Pain and its treatment is also an important risk factor for delirium. Cardiac surgery causes severe pain that can directly contribute to delirium, and opioid use is also a known risk factor.7 Pain is inherent in cardiac surgery. The influence of opioids and pain on the occurrence of delirium is not entirely clear. It has been proven that the presence of significant pain and high doses of opioids increases the risk of postoperative delirium, especially in the presence of significant preoperative risk.12 In studies where pain was adequately treated, despite the use of opioids, the incidence was less than average.13 The type of opioid used is also of great importance. The highest risk of delirium is the use of meperidine. The use of hydromorphone and fentanyl seems to be relatively safe compared to other opioids, OR = 0.22–0.3. Morphine, used in our center, increases the risk of delirium with OR = 1.2–2.32.14 An additional factor that distinguishes cardiac surgery is the use of cardiopulmonary bypass (CPB) and aortic cross-clamping. As a result, chemokines are released, leading to systemic inflammation and the disruption of the blood–brain barrier (BBB).15
In clinical practice, the majority of patients with delirium remain undiagnosed and the rate of delirium is underreported.16 There are methods for delirium detection, such as ICDSC (Intensive Care Delirium Screening Checklist) and CAM-ICU (Cognitive Assessment Method for ICU),17 however they are rarely used outside of research settings, although this is changing.16,18 For this reason, scientists’ efforts are focused on discovering simple biomarkers or biomarker panels that would allow for proper, timely diagnosis as well as correct prediction of POD. The costs of a biomarker and the ease of its use alongside a simple delirium detection scale, play a significant role when looking for an appropriate test or marker.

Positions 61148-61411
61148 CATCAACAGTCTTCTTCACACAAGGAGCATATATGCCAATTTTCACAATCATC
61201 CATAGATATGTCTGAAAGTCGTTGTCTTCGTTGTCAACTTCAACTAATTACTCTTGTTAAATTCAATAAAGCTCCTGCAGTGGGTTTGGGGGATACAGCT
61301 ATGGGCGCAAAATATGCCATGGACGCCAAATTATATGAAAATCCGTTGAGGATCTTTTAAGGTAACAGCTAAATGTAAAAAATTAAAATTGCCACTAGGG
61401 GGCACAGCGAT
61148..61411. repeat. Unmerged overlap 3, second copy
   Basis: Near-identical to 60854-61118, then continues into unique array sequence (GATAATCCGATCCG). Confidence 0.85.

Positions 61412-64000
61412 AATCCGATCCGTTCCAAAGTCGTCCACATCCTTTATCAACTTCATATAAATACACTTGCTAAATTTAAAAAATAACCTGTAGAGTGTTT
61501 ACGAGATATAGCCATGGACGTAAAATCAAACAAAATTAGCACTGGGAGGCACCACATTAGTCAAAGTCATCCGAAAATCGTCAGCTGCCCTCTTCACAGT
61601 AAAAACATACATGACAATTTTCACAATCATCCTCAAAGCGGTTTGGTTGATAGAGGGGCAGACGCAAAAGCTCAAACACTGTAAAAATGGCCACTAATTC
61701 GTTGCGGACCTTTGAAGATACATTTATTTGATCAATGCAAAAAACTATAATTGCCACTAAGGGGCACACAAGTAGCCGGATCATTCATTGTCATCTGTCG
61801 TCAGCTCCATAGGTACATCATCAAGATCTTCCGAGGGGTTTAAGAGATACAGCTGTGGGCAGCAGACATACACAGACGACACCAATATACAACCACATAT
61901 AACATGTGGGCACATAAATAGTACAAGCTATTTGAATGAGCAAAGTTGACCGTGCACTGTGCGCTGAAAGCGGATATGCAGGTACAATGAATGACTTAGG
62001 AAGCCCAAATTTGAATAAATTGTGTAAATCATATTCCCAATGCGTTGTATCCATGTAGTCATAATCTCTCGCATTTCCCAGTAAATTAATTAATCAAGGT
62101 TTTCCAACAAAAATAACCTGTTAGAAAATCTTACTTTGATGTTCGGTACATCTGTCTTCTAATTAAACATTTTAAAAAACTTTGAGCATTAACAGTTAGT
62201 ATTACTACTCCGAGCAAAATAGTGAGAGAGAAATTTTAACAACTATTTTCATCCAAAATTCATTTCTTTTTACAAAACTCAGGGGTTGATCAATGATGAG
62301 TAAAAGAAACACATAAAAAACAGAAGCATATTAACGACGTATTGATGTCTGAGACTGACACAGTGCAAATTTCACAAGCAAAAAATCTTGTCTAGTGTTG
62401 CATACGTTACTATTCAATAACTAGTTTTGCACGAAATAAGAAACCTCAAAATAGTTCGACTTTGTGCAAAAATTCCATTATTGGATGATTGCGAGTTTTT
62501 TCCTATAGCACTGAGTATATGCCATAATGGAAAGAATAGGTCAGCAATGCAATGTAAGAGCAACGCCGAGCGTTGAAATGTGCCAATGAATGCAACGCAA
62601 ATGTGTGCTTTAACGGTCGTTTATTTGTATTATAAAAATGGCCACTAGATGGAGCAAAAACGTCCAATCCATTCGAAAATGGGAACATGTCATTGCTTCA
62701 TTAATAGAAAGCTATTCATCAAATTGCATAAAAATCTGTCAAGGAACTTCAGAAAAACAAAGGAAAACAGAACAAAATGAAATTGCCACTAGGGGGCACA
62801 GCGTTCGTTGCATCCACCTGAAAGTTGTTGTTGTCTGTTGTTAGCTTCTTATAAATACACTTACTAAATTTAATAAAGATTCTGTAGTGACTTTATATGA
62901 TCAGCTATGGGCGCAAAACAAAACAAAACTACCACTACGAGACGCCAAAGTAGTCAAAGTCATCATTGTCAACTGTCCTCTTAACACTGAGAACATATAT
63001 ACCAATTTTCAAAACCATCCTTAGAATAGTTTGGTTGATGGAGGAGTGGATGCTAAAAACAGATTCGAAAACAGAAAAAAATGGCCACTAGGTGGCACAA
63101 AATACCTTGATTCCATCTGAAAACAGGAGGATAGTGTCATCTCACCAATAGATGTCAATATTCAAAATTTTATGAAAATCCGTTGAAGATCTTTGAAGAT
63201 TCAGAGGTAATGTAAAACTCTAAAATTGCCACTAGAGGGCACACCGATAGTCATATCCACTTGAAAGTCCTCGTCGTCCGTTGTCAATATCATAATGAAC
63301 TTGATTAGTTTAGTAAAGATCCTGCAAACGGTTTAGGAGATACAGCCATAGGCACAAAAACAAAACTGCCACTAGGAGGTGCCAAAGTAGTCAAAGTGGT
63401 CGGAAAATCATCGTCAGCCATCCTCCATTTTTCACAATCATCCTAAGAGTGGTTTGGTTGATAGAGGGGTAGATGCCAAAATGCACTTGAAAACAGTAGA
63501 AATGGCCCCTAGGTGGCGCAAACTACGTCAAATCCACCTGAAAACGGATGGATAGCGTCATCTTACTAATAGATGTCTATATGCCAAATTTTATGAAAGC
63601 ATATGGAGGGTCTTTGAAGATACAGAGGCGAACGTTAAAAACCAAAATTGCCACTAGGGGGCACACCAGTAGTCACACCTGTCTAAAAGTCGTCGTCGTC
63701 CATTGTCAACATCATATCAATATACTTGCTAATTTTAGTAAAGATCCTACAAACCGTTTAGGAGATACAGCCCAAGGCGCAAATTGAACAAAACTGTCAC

The pathogenesis of delirium has not been fully elucidated and understood.19 Some potential mechanisms have been identified, which include the neurotransmitter imbalance (ie acetylcholine deficiency with excess dopamine), decreased cerebral blood flow and metabolism, inadequate response to stress, disturbed sleep-wake cycle and generalized inflammation.20 Inflammation markers are easily measurable, but interpretation remains problematic due to their increase or decrease over time and due to the presence of other risk factors for delirium.21 One of the possible options to aid delirium detection is to use white blood cell derived parameters, which provide information about generalized inflammation in the body and have been associated with delirium.22–24 Markers such as Neutrophil-to-Lymphocyte Ratio (NLR), along with Platelet-to-Lymphocyte Ratio (PLR) and Platelet-to-WBC ratio (PWR) are important in delirium prediction. They are provided by routine laboratory analyses performed in each patient prior to cardiac surgery.24,25 In their previous work, Kotfis et al analyzed the significance of white cell inflammatory biomarkers in predicting POD after cardiac surgery.23 The authors have shown that lower preoperative levels of PWR and PLR were associated with the occurrence of postoperative delirium. Based on the coefficients of logistic regression, the authors suggested that an index composed of age, preoperative level of glycated hemoglobin (HbA1c), and preoperative PWR, called the CARDEL Index, may be clinically useful for prediction of postoperative delirium after CABG at minimal cost.